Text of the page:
Percy Geach Brown (1895) - Portrait  in

Courtesy of Peter Brown

Driver Percy Geach Brown 

Pakenham & District War Memorial 

Born: 31 October 1895, Beaconsfield Upper, Victoria    

Enlisted: 15 March 1915 aged 20

Unit: 5th Battalion 6th Reinforcement (SERN: 2111)                

Served:  Egypt, Gallipoli & Western Front 

Died: 10 September 1983, Mornington, Victoria


Percy was the son of Enos (“Bert”) Brown and his wife Lavinia “Minnie” Stephens. He was born in Beaconsfield Upper, where his father later owned “Ben Eay” (later “Kyogle”), a small property / guest house on the corner of the Emerald and Lewis Roads (1). After leaving school, Percy worked in the local fruit industry for Patrick O’Halloran (2). When he enlisted for service on 15 March 1915, Percy was 20 years old and working as a driver (3). In those days, that meant driving a horse and wagon. Once he was enlisted, Percy was assigned to the 5th Battalion 6th Reinforcement as a private. He left Australia on 25 July 1915 bound for Egypt. Percy was taken on strength with the 5th Battalion at Gallipoli on 5 August 1915, but within days was wounded in the arm and shoulder and had to be evacuated to hospital in Egypt (4). Having been notified of the injury to his son, Enos Brown wrote to the Defence Department expressing his hope that Percy’s injuries were not too serious and that he would “soon be back doing his duty for King and Country” (5). In September 1915, Percy rejoined his unit at Mudros but caught the flu and was hospitalised again. He eventually made it back to Gallipoli, but contracted flu again at Anzac Cove. He was sent back to Egypt, but developed pneumonia. In the era before antibiotics, pneumonia was often fatal, but Percy pulled through what was known as the “crisis” and recovered. In March 1916 Percy was taken on strength with the 13th Company, Australian Army Service Corps’ (AASC) 1st Field Bakery in Egypt, before being shipped to the Western Front. There Percy was appointed as a Lance Corporal at Rouen France in April 1917, but reverted to the ranks at his own request in June 1916. He subsequently served with the 5th Field Bakery in France and was later attached to the No 11 Details Issues Stores. Percy was discharged from the Army in Melbourne on 7 August 1919 (6). He was welcomed home at Pakenham in October 1919, when he was presented with a gold medallion by the residents of Pakenham (7), while in 1921 his name was included on the Pakenham & District War Memorial. Percy was similarly honoured with a medallion by the residents of Beaconsfield. Percy’s name and photograph also appear on the Beaconsfield Roll of Honour (8).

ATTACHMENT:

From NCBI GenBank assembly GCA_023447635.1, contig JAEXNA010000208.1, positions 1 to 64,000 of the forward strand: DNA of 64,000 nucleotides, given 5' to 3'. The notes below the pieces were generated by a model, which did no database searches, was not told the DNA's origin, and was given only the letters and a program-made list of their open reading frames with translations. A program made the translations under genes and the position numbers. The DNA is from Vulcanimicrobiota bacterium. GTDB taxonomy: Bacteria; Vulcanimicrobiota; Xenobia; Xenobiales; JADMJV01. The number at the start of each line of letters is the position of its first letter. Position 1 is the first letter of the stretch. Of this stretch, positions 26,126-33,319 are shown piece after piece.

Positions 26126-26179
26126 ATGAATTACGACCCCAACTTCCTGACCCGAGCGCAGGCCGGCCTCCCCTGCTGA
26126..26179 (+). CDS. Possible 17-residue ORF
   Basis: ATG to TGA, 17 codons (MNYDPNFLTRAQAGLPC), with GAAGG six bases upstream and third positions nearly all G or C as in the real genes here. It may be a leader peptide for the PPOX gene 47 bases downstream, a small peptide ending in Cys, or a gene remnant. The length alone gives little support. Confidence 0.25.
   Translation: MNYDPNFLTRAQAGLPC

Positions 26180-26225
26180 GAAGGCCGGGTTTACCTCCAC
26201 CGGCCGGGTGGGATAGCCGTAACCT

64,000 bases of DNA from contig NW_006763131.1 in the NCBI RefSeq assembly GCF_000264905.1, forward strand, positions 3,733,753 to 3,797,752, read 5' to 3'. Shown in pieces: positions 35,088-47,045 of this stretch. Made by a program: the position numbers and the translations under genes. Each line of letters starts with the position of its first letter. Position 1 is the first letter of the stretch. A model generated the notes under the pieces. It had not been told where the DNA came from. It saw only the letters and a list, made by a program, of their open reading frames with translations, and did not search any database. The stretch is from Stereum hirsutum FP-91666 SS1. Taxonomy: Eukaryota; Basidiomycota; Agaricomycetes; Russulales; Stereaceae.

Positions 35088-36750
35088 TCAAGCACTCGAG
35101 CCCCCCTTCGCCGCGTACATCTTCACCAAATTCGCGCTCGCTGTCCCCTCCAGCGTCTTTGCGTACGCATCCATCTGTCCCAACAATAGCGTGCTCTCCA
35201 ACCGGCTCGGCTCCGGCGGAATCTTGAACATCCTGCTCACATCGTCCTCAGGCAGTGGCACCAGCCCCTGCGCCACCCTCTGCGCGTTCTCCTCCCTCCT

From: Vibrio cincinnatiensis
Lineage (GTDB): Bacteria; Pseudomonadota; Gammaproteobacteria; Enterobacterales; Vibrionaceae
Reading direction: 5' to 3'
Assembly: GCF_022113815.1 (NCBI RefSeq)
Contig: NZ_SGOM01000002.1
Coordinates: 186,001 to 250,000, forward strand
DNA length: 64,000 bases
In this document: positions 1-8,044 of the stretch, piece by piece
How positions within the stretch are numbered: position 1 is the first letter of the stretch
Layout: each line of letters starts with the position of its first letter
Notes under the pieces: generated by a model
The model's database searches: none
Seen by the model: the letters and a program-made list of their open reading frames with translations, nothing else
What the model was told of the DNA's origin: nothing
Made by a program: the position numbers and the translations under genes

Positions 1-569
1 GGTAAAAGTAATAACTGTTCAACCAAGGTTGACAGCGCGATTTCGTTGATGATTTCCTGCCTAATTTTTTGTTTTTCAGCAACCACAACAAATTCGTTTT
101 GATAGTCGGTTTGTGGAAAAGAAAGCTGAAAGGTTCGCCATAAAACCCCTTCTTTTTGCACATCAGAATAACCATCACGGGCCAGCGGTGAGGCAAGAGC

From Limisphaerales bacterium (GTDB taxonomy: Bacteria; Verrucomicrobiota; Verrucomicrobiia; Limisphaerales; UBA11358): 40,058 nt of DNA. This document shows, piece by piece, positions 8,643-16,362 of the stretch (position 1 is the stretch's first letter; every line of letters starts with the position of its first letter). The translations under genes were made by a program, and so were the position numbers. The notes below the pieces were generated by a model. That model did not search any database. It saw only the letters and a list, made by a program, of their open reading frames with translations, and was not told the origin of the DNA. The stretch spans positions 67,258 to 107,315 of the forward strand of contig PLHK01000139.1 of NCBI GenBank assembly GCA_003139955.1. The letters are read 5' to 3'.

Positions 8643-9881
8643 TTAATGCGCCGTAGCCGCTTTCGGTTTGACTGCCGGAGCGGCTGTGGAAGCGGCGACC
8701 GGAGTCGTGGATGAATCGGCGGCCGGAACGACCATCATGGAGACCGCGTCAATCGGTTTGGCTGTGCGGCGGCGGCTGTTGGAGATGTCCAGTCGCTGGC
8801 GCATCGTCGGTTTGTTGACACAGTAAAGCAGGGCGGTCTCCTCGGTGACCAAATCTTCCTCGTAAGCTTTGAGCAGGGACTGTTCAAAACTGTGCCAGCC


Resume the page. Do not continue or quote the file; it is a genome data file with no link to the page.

Now a qualified baker, Percy worked for Jackson’s Bakery after returning to Pakenham. He loved sport and was active in local football and cricket (9). In 1925, he married Avis Smith, the daughter of Oscar Smith, the local blacksmith and undertaker. The couple eventually had three sons. With assistance from the Ex-Soldiers’ Repatriation Scheme, Percy and Avis built a house in Rogers Street on a quarter acre block big enough for some fruit trees and a large poultry shed (10). Unfortunately, Percy lost his job during the Great Depression, and the family moved to Dromana on the Mornington Peninsula, where he was able to secure a job with the local bakery. Riding his bike to and from work every day kept him fit well into old age (11). In 1967, Percy claimed the Gallipoli Medallion which was awarded to surviving Gallipoli veterans to mark the 50th anniversary of the campaign (12). Percy died in 1983. 


The assistance of Percy’s grandson, Peter Brown is gratefully acknowledged. 



(1) Wilson (2013), p. 99

(2) & (6) Smith (2012) p.103 - 107

(3) (4) (5) (6) & (12) NAA B2455 BROWN P 

(7) Pakenham Gazette 17/10/1919 p. 2

(8) (9) (10) & (11) Information provided by Peter Brown